Miembros de la IWW defienden Organizador Sindical Despedido por Ford en España – ¡La Solidaridad Hace la Fuerza!

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Una IWW signo de piquete, “Ford ataca a los sindicatos en Estados Unidos, España, y en todas partes!”

Por John O’Reilly

El viernes, el 24 de marzo, miembros de la IWW en las Ciudades Gemelas reunieron afuera de la representación de Ford en Roseville, Minnesota, para estar en solidaridad con un organizador despedido de nuestra unión hermana en España. Le echaron a un organizador con el CNT por organizando en Valencia, España. Su fecha de corte para reintegro fue el 27 de marzo.

Un jefe de la representación se acercó a nuestros miembros y les informó que estaban enfadados que estuvimos picoteando su taller de trabajo. El jefe insistió que el sitio era pro-sindicato y mandó a un representante del sindicato de los trabajadores de servicio para hablar con los picadores. Miembro de la IWW nombrado “BP” dice que “después de alguna conversación buena con el representante, nos dijo que estaba con nosotros y tomó un gran cantidad de informes – ¡el jefe se dejó consternado!” Trabajadores del taller se agruparon por el piquete y charlaron con los sindicalistas. Se impresionaron la dedicación de nuestros miembros para la causa de su compañero en España.

El plan de restructura de Ford, “The Way Forward,” es una estrategia de cerrar fábricas en los estados Unidos y moverlos a otros países donde los salaries son más bajos. Por eso, según miembro de la IWW nombrado “ED,” se cerró la fábrica en St. Paul, eliminando 2000 puestos buen pagados y sindicados. “Esta estrategia solamente funciona si salarios se quedan bajos en otros países y Ford lucha contra sindicados para hacer eso,” él dice. Entonces, “Ford ataca sindicatos en Espana, y por eso puede seguir externalizando aquí, y por eso puede atacar sindicaos aquí en los Estados Unidos,” ED añade.

Los grandes capitalistas y sus amigos en gobierno están atacando la clase trabajadora en los estados unidos y mundialmente. Los patrones traten de dividirnos por moviendo labor y atacando organizaciones obreras. Ellos quieren que nos peleamos en vez de coordinar a través de fronteras nacionales. Externalización solamente funciona si uniones en todas partes se quedan débiles y divididos. Como ED dice, “¡solo podemos responder al capitalismo mundial con solidaridad trabajadora mundial!”

Workers Inside, Workers Outside: IWW Organizers Fight Prisoner Exploitation in MN!

By John O’Reilly 

The Organizer sat down with Sophia, an organizer with the IWW’s Incarcerated Workers Organizing Committee, to talk about organizing the working class behind bars and the particular struggles of incarcerated women.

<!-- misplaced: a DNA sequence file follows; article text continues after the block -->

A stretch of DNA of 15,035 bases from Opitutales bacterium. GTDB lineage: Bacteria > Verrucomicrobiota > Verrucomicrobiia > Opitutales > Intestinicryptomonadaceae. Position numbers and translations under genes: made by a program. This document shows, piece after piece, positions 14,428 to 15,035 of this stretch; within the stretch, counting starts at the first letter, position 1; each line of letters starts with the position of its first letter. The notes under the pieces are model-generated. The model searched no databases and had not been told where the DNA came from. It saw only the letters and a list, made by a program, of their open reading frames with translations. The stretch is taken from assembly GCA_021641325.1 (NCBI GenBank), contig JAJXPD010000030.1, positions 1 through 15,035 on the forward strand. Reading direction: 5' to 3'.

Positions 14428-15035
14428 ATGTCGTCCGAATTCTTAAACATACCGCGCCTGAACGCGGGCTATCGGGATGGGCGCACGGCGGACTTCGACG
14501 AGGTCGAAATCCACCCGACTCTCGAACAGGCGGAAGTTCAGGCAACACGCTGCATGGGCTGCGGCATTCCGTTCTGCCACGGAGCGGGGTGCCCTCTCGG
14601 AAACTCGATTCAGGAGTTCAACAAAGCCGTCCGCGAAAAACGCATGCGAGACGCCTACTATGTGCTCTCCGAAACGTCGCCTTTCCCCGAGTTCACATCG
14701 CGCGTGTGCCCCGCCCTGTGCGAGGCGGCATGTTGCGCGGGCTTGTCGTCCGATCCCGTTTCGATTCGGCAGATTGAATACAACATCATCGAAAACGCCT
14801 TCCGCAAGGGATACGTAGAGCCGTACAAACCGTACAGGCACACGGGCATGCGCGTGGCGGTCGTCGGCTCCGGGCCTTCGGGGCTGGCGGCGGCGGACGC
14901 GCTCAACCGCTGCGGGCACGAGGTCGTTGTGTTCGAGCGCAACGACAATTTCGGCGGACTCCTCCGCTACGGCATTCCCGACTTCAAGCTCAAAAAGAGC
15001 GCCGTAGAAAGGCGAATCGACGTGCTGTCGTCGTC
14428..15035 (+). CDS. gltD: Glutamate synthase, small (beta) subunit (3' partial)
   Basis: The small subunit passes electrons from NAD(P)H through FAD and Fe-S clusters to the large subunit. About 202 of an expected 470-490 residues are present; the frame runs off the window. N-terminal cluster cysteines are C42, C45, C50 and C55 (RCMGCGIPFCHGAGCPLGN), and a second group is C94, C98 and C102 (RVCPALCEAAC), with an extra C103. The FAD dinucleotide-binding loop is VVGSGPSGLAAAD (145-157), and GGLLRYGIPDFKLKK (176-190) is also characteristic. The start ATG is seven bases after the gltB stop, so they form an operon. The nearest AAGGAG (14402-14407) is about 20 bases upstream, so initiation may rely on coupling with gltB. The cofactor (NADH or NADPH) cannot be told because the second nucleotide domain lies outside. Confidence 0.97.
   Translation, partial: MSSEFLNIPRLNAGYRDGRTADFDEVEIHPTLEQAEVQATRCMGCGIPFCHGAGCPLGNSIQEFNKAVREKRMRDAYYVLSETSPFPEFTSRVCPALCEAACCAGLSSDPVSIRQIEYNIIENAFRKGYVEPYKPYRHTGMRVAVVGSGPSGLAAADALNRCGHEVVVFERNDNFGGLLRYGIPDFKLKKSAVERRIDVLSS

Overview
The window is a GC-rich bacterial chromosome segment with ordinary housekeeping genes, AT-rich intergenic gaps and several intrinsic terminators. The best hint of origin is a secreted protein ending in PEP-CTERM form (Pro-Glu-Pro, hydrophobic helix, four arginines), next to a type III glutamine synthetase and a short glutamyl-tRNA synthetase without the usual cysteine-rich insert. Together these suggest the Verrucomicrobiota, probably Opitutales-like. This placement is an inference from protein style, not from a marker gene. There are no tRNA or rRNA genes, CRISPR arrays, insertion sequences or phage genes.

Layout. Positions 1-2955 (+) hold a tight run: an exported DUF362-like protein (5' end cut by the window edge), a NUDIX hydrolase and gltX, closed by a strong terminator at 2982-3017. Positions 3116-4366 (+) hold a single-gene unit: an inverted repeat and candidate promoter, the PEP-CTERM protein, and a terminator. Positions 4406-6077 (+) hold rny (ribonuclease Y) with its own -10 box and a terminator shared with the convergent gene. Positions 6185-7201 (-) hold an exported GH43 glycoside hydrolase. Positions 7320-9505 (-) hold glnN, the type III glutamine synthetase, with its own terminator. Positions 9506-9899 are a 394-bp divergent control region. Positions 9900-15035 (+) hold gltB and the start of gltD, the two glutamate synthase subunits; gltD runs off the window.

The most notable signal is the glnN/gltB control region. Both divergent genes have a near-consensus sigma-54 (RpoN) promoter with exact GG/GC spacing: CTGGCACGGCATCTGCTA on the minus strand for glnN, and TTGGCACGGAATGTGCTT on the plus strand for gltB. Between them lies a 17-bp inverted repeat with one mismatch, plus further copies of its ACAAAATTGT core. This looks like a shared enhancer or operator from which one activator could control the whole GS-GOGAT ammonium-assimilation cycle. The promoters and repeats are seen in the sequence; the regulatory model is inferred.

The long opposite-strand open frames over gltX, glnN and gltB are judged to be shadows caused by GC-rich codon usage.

Q: What is IWOC and why do you organize prisoners into the IWW?

Sophia: We began when prisoners organizing in the Free Alabama Movement reached out to the IWW to support work stoppages inside. A common misconception is that IWOC members on the outside are organizing people inside. We support the self-activity of prisoners organizing to change their conditions and make the prison system untenable by building collective power and class consciousness. We have over 800 inside members nationally. As people on the outside we provide support and resources to those putting their lives on the line inside.

We believe fighting the prison system is an important arena of struggle against racialized capitalism. We also believe in working class solidarity and see prisons destroying the social fabric of our communities and families. We are explicitly abolitionist, meaning we don’t believe in reforming prisons but abolishing them altogether. IWOC is taking the IWW back to its roots of multiracial organizing at the front lines of wage slavery.

 

Q:  What kinds of IWOC organizing are prisoners and supporters doing in the state of Minnesota?

Sophia: Unlike other states where we witnessed massive mobilization for the national prison strike on September 9th, our inside organizers in Minnesota are still in the initial stages of building organization. The outside committee continues to struggle with mail censorship which has made communication with our inside members difficult. We’ve started to more heavily rely upon phone communication for this reason. We’re also producing podcasts amplifying the voices and analysis of prisoners on conditions inside. This has allowed us to continue to build connections while we’re under heavy surveillance by the Department of Corrections.

 

Q:  What’s the next step for prisoner organizing in the IWW?